Subject:
English Language Arts, Composition and Rhetoric
Material Type:
Lesson Plan
Level:
High School
Grade:
11
Provider:
Pearson
Tags:
Digital Natives, Grade 11 ELA, Museums
License:
Creative Commons Attribution Non-Commercial
Language:
English

Exhibit Creative Format

Exhibit Creative Format

Overview

In this lesson, students will finalize and set up their exhibits. This lesson is their opportunity to bring together all of their research and understanding into a creative format for other people to experience.

Preparation

  • Read the lesson and student content.
  • Anticipate student difficulties and identify the differentiation options you will choose for working with your students.
  • If possible, prepare feedback for the artifacts turned in during the last lesson so you can give it to students during the independent work time of this lesson.

Work Plan 7

  • Use these plans as a way to identify where to spend your last one-on-one time in this lesson.

Opening

Before you begin work, take 5 minutes to write a plan for what you will do during the final work session.

  • With which of your classmates will you work?
  • What do you plan to accomplish in the work session?
  • What particular challenges have you risen to recently in this work, and what remains?
  • What areas did you identify as needing work in the last lesson’s activity? How will you address those today?

Open Notebook

Share your plan with the other members of your team and your teacher.

Exhibit Review and Revision

  • Students have had many opportunities to identify exactly what they should work on in order to make an excellent exhibit today, so focus on preparing your classroom space for whatever physical exhibits your students have created and help them solve logistical problems.
    • ELL: ELLs may benefit from getting specific guidance around revision. Preview their writing and help them with the necessary changes. You can do this via individual conferences or small group meetings.

Work Time

Spend a few minutes exploring your own exhibit as if you’re a stranger to the material and try to anticipate your audience’s needs. Even subtle changes to your exhibit, like the wording on a placard or the placement of an object, can significantly change your audience’s perspective.

  • Review the elements of your exhibit and revise them as necessary. Pay particular attention to the flow of the story told by your introductory materials, placards, and concluding materials. You want your audience to walk away with a coherent experience and challenging new perspectives.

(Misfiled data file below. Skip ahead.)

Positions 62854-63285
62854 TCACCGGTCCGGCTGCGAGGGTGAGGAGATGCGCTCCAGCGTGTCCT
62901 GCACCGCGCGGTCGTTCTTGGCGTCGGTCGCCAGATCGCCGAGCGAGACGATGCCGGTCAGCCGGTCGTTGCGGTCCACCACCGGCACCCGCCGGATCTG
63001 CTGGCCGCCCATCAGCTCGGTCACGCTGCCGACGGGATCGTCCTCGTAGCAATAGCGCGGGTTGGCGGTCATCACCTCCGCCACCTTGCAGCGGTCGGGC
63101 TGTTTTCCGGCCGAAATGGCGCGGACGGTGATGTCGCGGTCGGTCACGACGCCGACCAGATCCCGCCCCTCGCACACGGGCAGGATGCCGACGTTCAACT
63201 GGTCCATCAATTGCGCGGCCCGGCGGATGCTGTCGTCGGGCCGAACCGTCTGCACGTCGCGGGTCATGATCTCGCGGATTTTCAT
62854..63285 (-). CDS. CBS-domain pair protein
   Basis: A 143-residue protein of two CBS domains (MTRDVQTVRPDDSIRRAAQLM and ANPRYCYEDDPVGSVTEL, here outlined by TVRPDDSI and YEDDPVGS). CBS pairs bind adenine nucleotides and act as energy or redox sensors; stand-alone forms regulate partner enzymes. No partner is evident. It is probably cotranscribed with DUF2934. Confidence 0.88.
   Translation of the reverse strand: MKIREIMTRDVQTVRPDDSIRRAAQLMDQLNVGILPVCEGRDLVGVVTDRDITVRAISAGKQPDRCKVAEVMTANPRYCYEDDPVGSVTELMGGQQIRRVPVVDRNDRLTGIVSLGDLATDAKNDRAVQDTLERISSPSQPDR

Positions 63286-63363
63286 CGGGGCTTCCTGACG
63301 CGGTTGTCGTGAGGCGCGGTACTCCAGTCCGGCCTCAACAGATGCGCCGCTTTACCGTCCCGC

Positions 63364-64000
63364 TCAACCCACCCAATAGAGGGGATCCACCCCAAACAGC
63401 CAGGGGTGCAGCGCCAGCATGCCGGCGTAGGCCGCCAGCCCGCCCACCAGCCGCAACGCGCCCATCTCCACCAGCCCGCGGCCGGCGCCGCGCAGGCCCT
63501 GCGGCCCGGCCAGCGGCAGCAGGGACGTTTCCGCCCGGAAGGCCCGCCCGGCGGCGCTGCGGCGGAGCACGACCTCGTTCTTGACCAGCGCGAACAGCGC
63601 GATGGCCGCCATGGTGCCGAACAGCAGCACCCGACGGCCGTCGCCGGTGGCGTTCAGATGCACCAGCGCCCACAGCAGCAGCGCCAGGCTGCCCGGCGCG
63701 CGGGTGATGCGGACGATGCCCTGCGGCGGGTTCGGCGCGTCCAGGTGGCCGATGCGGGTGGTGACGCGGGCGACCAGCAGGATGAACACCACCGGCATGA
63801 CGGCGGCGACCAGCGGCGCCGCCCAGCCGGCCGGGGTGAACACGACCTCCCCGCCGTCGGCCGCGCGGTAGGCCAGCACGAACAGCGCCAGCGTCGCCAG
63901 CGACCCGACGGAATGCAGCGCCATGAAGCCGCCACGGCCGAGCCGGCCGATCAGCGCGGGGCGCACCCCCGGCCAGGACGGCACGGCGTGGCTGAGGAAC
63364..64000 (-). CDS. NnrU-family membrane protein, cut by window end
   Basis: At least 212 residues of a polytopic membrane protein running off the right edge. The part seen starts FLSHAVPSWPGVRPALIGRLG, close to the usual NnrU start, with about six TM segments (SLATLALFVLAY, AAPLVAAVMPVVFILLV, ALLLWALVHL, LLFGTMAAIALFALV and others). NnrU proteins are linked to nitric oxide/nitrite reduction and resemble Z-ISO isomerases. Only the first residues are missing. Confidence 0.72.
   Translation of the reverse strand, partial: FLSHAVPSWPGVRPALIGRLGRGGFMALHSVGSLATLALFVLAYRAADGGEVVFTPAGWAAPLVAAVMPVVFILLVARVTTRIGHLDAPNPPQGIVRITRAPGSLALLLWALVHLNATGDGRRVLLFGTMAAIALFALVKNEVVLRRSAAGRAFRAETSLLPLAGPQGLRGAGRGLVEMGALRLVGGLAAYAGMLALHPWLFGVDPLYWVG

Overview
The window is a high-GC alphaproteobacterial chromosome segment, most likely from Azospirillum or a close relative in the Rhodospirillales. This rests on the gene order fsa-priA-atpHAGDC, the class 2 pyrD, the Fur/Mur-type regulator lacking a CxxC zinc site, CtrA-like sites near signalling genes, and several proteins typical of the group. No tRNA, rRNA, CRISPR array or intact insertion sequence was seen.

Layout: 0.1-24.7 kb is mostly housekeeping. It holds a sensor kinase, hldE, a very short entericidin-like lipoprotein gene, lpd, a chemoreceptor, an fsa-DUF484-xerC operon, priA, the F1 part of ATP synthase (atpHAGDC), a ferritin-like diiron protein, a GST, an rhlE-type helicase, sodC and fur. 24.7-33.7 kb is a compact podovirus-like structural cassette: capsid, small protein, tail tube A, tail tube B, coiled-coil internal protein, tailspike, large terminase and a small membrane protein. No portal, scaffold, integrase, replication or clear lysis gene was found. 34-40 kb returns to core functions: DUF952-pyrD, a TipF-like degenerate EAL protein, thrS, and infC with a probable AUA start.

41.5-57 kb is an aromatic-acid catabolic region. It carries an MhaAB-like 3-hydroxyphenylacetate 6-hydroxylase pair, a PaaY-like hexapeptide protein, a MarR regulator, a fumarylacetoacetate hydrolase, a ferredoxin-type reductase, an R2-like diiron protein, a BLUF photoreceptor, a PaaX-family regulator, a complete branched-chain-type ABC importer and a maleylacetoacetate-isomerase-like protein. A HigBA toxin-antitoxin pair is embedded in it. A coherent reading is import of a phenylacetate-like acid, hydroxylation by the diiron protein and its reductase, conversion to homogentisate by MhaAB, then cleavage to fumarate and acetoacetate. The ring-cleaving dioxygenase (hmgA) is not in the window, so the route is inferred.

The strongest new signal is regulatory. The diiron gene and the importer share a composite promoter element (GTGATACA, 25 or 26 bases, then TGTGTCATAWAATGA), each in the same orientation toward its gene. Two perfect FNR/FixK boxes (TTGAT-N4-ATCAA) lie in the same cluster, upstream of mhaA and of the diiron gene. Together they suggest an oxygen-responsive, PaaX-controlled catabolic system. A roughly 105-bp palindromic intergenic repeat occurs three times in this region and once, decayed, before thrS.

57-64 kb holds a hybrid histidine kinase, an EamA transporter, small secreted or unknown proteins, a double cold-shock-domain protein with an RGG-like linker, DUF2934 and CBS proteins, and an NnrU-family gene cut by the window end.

Exhibit Status Update 7

  • You can use these updates to assess how well students integrated the feedback they gave themselves in the scoring activities of the previous lesson.

Closing

Before the lesson ends, assess your work for the day by answering these questions.

  • With whom did you work?
  • What did you accomplish during the work session?
  • Do you feel good about the final status of your exhibit?
  • What did you do to address the weaknesses you identified in the previous lesson?
  • What did you do to build on the strengths you identified in the previous lesson?

Open Notebook

Exhibit Project Reflection

  • Encourage students to reflect on their own contributions and think deeply about how their ideas have evolved.
    • SWD: Some SWDs may need to meet with an adult to help them clarify their ideas. Others may be able to plan on their own, but may need help in getting their ideas down on paper, so they may need someone (adult) to do the writing.

Homework

Write a reflection on your role in the process of creating the museum exhibit.

Use these questions to guide your writing.

  • Do you feel you made a strong contribution to the project? Why or why not?
  • Do you feel like your perspectives have evolved since you wrote your argument essay? What new perspectives do you have on being a Digital Native?

Open Notebook

Share your reflection with your teacher.